Going to Court


The legal system exists to protect you and to ensure that justice is served. Only you can decide whether or not to report the attack to the police, and whether or not to prosecute the assailant.

Often, the judicial process can be confusing and frightening, but it doesn’t have to be! Mary’s Place has a survivor advocate ready to support and assist you through whatever legal action you may decide to take. This advocate is not an attorney, but is able to provide information and encouragement every step of the way.

Reach out to a Mary’s Place advocate by calling 912.233.7273. You do not have to go through the court process alone!

The following information is an abbreviated outline of what to expect after an attack is reported to the police:

Police Questioning

  • Think about every question. Only answer the questions you understand and to which you have clear answers. Ask the police to explain anything you do not understand.
  • You have the right to read over everything in the police record. You may even write your own version to be added to the police report if you are not satisfied with their version.
  • Even if you decide not to prosecute, it is important to tell the police all details of the assault. The information you provide may help police to determine a repeat rapist’s pattern, which may help them capture a serial rapist, or target a high risk area for increased patrols.


  • During the course of the police investigation, you may be asked to look at pictures of possible suspects or to review evidence. If a suspect is detained, you may be requested to identify him in a lineup.

The Criminal Justice System and Felony Cases

The crimes of rape, attempted rape, child molestation, and incest are classified as felony cases under Georgia law. A felony is a serious crime, usually punishable by prison for a period of more than one year. Most sexual assault cases involve the following steps through the criminal justice system:

Arrest - a warrant (the document giving police the authority to arrest) must be issued by a judge.

Within 72 hours after the accused is arrested, the accused is arraigned (meaning, bond is set and a preliminary hearing date is scheduled). If the accused is able to pay bond (bail), the individual will be released from jail.


Preliminary Hearing

Typically within one month after the arraignment, a preliminary hearing is held. Witnesses will be subpoenaed to appear, including the victim. After listening to the testimony, the judge decides if there is probable cause for the case to go to a higher court. Once this occurs, misdemeanors (less serious offenses) are sent to State Court, and felonies (more serious crimes) are sent to Superior Court.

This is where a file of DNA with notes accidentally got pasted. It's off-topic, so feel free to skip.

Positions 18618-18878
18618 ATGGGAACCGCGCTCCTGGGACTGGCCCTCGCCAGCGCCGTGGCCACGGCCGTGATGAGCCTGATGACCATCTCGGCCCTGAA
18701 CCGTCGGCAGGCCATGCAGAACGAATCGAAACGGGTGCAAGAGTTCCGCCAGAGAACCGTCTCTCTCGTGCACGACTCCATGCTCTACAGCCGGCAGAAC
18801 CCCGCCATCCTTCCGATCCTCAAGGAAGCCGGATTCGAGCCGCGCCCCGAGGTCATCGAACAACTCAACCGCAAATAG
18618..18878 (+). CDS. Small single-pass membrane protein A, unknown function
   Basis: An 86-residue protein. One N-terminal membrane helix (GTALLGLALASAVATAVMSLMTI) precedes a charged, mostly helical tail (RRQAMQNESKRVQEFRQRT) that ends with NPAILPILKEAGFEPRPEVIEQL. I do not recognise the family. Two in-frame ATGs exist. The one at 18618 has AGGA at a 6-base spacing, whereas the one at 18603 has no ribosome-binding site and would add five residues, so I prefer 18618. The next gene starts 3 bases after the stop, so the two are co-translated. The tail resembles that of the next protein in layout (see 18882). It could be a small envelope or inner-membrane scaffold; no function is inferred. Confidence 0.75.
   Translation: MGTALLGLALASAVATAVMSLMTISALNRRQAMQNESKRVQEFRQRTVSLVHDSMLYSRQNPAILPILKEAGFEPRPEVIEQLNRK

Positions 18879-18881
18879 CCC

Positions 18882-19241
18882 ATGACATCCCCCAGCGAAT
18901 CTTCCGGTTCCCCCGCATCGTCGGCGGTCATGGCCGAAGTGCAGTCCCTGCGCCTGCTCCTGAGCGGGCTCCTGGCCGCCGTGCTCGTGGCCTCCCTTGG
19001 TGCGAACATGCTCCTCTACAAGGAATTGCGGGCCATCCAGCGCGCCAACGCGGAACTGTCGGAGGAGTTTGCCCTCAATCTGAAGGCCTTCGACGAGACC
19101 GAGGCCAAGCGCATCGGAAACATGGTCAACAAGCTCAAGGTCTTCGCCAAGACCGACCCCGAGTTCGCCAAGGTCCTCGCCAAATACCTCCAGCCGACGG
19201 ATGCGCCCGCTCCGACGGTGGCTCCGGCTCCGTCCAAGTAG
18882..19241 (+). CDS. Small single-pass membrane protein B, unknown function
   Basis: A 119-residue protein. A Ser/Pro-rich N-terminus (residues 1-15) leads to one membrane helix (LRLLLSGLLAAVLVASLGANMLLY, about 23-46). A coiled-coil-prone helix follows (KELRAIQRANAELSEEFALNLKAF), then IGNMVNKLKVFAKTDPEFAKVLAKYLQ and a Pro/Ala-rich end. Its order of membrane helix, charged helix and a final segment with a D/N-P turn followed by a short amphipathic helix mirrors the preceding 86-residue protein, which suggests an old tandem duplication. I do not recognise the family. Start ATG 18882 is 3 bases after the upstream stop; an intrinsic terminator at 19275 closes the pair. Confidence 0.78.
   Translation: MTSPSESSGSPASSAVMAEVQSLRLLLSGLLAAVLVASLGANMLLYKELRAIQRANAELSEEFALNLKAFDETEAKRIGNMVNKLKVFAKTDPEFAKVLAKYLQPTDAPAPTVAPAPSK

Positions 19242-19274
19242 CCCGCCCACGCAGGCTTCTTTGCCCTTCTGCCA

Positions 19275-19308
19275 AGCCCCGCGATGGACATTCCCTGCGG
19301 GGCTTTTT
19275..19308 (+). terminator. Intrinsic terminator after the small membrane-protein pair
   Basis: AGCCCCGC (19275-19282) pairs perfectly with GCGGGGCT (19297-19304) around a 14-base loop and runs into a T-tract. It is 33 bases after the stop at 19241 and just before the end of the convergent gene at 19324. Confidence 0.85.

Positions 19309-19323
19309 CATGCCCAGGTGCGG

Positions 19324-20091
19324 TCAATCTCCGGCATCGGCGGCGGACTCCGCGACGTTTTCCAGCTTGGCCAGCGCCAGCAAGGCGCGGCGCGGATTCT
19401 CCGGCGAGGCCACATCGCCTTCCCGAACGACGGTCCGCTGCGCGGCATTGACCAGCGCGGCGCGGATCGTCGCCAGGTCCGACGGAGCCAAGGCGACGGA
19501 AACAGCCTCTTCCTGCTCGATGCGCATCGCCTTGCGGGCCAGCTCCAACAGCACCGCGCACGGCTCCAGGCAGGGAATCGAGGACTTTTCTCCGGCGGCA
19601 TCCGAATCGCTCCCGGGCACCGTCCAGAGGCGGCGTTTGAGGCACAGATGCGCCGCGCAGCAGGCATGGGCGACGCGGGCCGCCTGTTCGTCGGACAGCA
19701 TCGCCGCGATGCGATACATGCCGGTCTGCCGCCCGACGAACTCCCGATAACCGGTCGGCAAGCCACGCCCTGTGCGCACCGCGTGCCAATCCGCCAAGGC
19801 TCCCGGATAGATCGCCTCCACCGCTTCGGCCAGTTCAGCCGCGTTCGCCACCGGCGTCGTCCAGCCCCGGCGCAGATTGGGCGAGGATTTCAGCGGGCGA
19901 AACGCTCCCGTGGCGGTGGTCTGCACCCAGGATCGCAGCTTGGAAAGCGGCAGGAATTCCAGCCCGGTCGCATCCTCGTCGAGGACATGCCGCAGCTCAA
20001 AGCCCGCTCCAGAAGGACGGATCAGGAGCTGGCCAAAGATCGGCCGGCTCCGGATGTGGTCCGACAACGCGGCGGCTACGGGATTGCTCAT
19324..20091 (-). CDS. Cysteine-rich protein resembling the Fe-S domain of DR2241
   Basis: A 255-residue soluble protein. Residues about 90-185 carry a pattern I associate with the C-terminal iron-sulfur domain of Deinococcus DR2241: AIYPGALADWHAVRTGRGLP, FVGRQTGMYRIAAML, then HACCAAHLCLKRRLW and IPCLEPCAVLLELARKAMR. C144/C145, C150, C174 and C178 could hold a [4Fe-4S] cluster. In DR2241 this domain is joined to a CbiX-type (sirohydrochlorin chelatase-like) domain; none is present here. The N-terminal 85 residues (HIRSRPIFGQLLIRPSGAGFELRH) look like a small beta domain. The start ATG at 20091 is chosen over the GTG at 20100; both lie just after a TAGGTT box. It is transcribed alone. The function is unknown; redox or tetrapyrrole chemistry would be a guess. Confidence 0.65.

Grand Jury

After the preliminary hearing, the case is assigned to an Assistant District Attorney (ADA), followed by a Grand Jury Hearing. The ADA then subpoenas witnesses to testify in front of 23 Grand Jurors, who will decide if there is enough evidence to indict (formally charge) the defendant. This hearing is conducted in private, and neither the defendant nor his attorney are present.

Calendar Call

A calendar call occurs once the defendant is indicted by the Grand Jury. During this hearing, the defendant or their attorney appears before the judge to indicate whether they plan to plead “guilty” or ask for a jury trial.


If the defendant chooses to plead, a pleas hearing is held. If a “guilty” plea is entered, the judge may sentence the defendant then or at a later date.

Pre-Trial Conference

 If the defendant pleads “not guilty” and requests a trial by jury, a pre-trial conference is usually the final step before going to trial. During this, both attorneys appear before the judge and a tentative trial date is set.

Jury Trial

A jury of 12 citizens listens to testimony and determines whether the defendant is “guilty” or “not guilty.” All 12 must agree the defendant is “guilty beyond a reasonable doubt” for there to be a conviction. The judge may sentence immediately after conviction or may order a PSI (pre-sentencing investigation).

Are You A Witness?

Legally as a survivor of a crime you are considered a witness for the state. You do not need to have a lawyer. The District Attorney’s office will handle the prosecution of your assailant. The Assistant District Attorney handling your case will answer any legal questions you may have once the case has been bound over to Superior Court. It is important for you to stay in close contact with the District Attorney’s office or your Mary’s Place advocate so that you are informed and know when your presence is needed. Be sure to contact them if you change your address and/or phone number so they will be able to get in touch with you when needed.